WASHINGTON — The government is preparing restrictions on debt collectors, a loosely regulated industry under increasing scrutiny over complaints of abusive tactics.
The Consumer Financial Protection Bureau was slated to issue a notice of proposed rulemaking to modernize the legal framework governing debt collection. The government watchdog is seeking public comment before formally proposing the rules, which are expected to be finalized by next year.
The bureau is asking Americans whether creditors and collection agencies are providing accurate information about their debts. It also wants to know if people are receiving threatening calls at all hours of the night or being dragged into court for money they do not owe.
‘‘Collection of consumer debts serves an important role in the proper functioning of consumer credit markets,’’ Richard Cordray, the bureau’s director, told reporters. ‘‘But certain debt-collection practices have long been a source of frustration for many consumers.’’
Cordray noted that since the bureau began accepting debt collection complaints in July, it has received about 5,000. The most common complaints involve harassing phone calls, lack of verification of the debt, and people becoming aware of a collection account only through their credit report.
The $12.2 billion debt-collection industry has routinely been criticized for its tactics. Industry groups support the bureau’s effort to update the system but caution against rules that prohibit creditors or collection agencies from lawfully recovering debt.
‘‘Modernization can’t hinder the economic survival of public and private sector organizations, nor can it relinquish the personal responsibility of America’s consumers to pay what they rightfully owe,’’ said Pat Morris, chief executive of the Association of Credit and Collection Professionals.
The industry has become more sophisticated since the 1977 enactment of the Fair Debt Collection Practices Act, a law to protect consumers from abusive tactics. The statute, which has undergone few changes, does not account for the industry’s use of the Internet, auto-dialers, or social media.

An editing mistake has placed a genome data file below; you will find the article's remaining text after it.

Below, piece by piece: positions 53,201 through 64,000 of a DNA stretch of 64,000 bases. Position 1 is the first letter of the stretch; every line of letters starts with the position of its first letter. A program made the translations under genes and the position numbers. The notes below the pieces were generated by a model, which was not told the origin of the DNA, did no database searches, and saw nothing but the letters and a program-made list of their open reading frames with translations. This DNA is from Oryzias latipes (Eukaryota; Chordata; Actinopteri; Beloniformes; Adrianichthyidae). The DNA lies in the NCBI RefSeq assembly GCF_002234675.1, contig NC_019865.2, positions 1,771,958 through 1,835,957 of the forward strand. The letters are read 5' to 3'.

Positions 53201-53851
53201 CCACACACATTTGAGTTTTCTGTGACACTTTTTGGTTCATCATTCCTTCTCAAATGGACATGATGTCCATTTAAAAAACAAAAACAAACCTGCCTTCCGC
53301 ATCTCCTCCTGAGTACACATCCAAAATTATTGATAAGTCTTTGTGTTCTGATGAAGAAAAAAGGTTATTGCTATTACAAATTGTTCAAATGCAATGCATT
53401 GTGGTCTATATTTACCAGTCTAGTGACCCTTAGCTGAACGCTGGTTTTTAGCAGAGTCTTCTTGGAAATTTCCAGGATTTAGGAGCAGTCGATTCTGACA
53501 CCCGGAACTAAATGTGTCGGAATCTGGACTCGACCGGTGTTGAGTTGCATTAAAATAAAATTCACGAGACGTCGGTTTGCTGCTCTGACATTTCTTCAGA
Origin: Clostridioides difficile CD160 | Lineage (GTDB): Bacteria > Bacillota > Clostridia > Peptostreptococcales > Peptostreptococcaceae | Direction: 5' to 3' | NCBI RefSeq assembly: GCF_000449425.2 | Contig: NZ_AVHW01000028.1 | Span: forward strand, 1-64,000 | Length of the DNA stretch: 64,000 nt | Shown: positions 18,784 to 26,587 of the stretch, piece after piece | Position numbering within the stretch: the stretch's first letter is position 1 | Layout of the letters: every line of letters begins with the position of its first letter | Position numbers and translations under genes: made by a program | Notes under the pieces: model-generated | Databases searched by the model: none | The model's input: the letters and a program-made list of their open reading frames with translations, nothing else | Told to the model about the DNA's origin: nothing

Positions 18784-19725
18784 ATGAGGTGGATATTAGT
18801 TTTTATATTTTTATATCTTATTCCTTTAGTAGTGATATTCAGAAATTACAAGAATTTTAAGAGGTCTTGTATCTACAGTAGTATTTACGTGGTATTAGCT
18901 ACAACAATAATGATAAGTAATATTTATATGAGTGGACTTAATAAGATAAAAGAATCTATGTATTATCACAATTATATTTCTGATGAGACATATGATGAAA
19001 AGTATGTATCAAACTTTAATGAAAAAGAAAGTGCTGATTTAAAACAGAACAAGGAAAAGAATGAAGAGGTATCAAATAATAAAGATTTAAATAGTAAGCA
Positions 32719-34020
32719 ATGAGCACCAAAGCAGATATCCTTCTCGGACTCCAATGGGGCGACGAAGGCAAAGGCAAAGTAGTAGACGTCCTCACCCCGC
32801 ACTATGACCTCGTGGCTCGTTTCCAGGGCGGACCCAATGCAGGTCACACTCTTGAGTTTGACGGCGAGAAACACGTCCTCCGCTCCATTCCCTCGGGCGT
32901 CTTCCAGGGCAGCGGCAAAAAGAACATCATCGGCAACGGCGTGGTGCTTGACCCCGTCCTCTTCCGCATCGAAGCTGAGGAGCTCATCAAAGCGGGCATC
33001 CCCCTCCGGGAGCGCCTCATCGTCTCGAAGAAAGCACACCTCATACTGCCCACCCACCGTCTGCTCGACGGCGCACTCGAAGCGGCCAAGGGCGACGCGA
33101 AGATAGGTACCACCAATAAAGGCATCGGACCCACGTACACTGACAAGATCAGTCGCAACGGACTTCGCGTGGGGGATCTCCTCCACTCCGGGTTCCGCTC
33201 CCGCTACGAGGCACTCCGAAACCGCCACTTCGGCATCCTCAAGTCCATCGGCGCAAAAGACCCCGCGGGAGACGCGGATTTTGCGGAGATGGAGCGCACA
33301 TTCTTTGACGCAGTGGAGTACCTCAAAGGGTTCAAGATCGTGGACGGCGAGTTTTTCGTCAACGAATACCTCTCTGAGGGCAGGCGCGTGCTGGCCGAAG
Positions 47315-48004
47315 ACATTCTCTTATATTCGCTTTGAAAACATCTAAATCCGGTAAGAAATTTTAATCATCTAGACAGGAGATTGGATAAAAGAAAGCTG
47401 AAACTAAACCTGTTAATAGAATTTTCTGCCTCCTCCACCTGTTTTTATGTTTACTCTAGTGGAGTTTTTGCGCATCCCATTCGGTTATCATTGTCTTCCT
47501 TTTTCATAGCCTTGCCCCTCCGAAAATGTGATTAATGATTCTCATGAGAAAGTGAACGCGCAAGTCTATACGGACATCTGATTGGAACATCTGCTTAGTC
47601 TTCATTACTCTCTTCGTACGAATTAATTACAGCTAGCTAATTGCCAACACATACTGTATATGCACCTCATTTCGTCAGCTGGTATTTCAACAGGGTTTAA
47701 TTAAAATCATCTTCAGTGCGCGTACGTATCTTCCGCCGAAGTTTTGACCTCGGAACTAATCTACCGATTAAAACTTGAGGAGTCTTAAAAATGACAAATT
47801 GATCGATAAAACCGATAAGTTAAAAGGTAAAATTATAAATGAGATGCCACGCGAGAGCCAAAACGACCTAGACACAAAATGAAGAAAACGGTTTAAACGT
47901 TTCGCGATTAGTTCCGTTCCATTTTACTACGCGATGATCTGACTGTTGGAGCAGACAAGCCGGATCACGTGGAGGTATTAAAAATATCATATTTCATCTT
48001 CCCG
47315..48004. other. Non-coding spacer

The law also fails to fully address the emergence of companies that purchase past-due accounts for pennies on the dollar. These ‘‘debt buyers’’ often acquire just a spreadsheet with names of delinquent borrowers from banks and credit card companies after accounts become 180 days overdue.
Judges across the country have raised concerns about the number of cases involving debt buyers that contained generic testimony or lacked proof of outstanding debt.
In response, a group of 13 state attorneys general has been investigating.
The concerns about credit card debt collection echo complaints about shoddy foreclosures after the housing market crashed. In those cases, as homeowners defaulted on their loans in droves, mortgage servicers were accused of falsifying records and ‘‘robo-signing’’ hundreds of documents without actually reviewing them.
Similarly, debt buyers and banks have filed hundreds of thousands of lawsuits against delinquent credit card holders since the financial crisis. As millions of Americans fell behind on payments, the charge-off rate for credit cards soared to $85 billion by the end of 2009, according to the credit card comparison website Card Hub.
‘‘Debt collection also has more salience today than perhaps at any time in our country’s history,’’ Cordray said, noting that nearly one in 10 Americans has an average of $1,400 in debt subject to collection.
‘‘Consumers deserve to be treated with dignity and respect, and businesses should be able to operate fairly and reasonably to collect the debts they are legitimately owed.’’
The bureau’s authority extends to three types of debt collectors: companies that buy defaulted debt and collect the proceeds for themselves; firms that recover defaulted debt owned by another company in return for a fee; and lawyers who collect through litigation.